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I recently joined an organisation, and after a month I decided to quit gracefully, as I feel it's not a good fit for me. I have been a very genuine person and have never done this before, hence I have some fear discussing these things with my manager.

Since my immediate manager is on leave, I gathered some courage to talk to his manager (i.e. very senior manager), but as we started our discussion I started choking. I told him what I feel about this workplace and had to leave my previous organisation because of the same reason. He listened to me carefully, gave some advice, and told me to discuss things with my immediate manager who would return next week. The main thing is I know that things are never going to change, but I didn't have the courage to say I want to quit before his face as it felt rude to me.

The issue is I can't wait until Monday for discussion as I want to serve proper notice period and time is a constraint for me, because I have another offer which has been waiting for me for month. I will try to push them for another month but fear they won't and then I would have hardly 15 days to join them.

So, coming to my question: should I send a formal mail without waiting for my manager? Is that a rude behaviour? Did I do the right thing by not resigning in the first meeting?

marked as duplicate by Dukeling, IDrinkandIKnowThings, Masked Man, gnat, Snow Sep 1 '17 at 10:13

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  • You should write to your manager an email ASAP. You may have done the right thing by not resigning to your manager's boss, as this things should be done with your superior (chain of command). – DarkCygnus Aug 31 '17 at 20:43
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    "He is leaving" in what way? Is he also resigning? If that is the case, until the moment he actually resigns he is still your boss, so the chain of command still could apply. – DarkCygnus Aug 31 '17 at 20:59
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    Also, the OP mentions that he wants to quit this job "because it's not a good fit" and that he also left his previous job for the same reason. Perhaps the issue is not so much this job, but the OP's inability to feel comfortable in a new workplace? Perhaps the entire industry he's in is a "bad fit" and he should consider changing careers, or perhaps he just needs advice on how to get over the "new job jitters" so he can begin to feel like he fits in just fine. – Steve-O Aug 31 '17 at 23:30
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    You've had another offer waiting for a month, and you've worked for your current job for a month? Have you been leaving the other place hanging as a backup plan since you started? Do you really think it's helpful of you to work there for a month or two? There's so much that's confusing about this. – Kat Aug 31 '17 at 23:41
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    Since you have quit two jobs within a month each for the same reason, I am curious to know why you see these jobs as "not a good fit". Perhaps we could try to help you with that. – Masked Man Sep 1 '17 at 10:54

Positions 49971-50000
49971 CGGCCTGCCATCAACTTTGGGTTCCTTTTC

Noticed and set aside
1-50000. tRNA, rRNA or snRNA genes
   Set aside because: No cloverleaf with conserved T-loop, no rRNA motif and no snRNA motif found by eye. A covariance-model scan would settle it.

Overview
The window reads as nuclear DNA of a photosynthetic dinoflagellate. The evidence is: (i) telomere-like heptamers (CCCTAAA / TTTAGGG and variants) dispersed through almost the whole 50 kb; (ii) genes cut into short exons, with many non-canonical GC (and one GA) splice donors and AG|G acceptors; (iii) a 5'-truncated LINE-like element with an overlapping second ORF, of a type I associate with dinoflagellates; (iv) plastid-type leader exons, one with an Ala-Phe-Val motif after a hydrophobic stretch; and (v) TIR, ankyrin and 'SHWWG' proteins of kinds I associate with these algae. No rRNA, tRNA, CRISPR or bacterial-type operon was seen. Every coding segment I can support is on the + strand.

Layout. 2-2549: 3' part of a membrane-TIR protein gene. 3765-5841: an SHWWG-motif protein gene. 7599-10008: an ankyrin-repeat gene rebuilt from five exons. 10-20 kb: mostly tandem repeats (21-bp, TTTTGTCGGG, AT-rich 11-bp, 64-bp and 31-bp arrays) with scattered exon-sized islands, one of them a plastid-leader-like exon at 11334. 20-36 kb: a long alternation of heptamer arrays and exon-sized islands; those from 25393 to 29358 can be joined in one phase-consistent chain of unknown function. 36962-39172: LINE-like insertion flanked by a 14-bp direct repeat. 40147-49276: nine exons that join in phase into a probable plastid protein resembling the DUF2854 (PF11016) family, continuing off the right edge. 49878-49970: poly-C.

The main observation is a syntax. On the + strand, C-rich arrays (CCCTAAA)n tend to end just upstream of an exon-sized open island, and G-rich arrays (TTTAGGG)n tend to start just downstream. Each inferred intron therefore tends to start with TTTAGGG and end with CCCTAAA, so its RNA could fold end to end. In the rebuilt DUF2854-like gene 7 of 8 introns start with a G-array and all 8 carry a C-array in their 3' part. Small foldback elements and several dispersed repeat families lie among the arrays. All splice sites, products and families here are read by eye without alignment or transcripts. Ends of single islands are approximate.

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If you don't particularly care about this job or your manager, and don't intend to list it on your resume, you're free to give notice by email and simply walk away (assuming you have no specific additional contractual obligations).

If you do want to list this job on your resume, and ask your manager for a reference, the best thing to do would be to resign in person. If the worst thing is you have to wait a few more days to give notice, that doesn't seem to be much of a burden.

  • I don't think I would like to show a month of experience anywhere. – john doe Aug 31 '17 at 20:54
  • @johndoe: his point is, do you care if you leave on good terms or not? – smith Aug 31 '17 at 20:55
  • Of course I want to leave on good terms but without affecting my future employment, hope you got the point. – john doe Aug 31 '17 at 20:56
  • @johndoe: you there for what 1month? Do they depend some project on you? Would your leave cause any disrupt? Is your immediate manager the reason you leave? If not then I don't really think that for this case your immediate manager would really care... my 2 cents – smith Aug 31 '17 at 21:01
  • yes, 1 month. project dependency not exactly I just got started and pushed couple of commits, its not my manager but overall environment. – john doe Aug 31 '17 at 21:14
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If you don't like the place and have an offer, unless you have signed that you need to resign specifically to your immediate manager then just submit your resignation.
It all depends what you have signed. Read your contract terms and aski HR if in doubt. If there is no such formal obligation just quit regardless of when your immediate manager is back.

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First of all I personally feel any job which gives us dissatisfaction we should move on. This is a strong reason which I feel your manager will understand. As I feel if a person is doing his job just for the sake of doing he will never give the productivity which company wants. Moreover you can also express him why you are dissatisfaction and which cannot be improved in here.

Secondly, as you said you are already having an offer where you can proceed just make sure new company you are looking ahead is worth your satisfaction.

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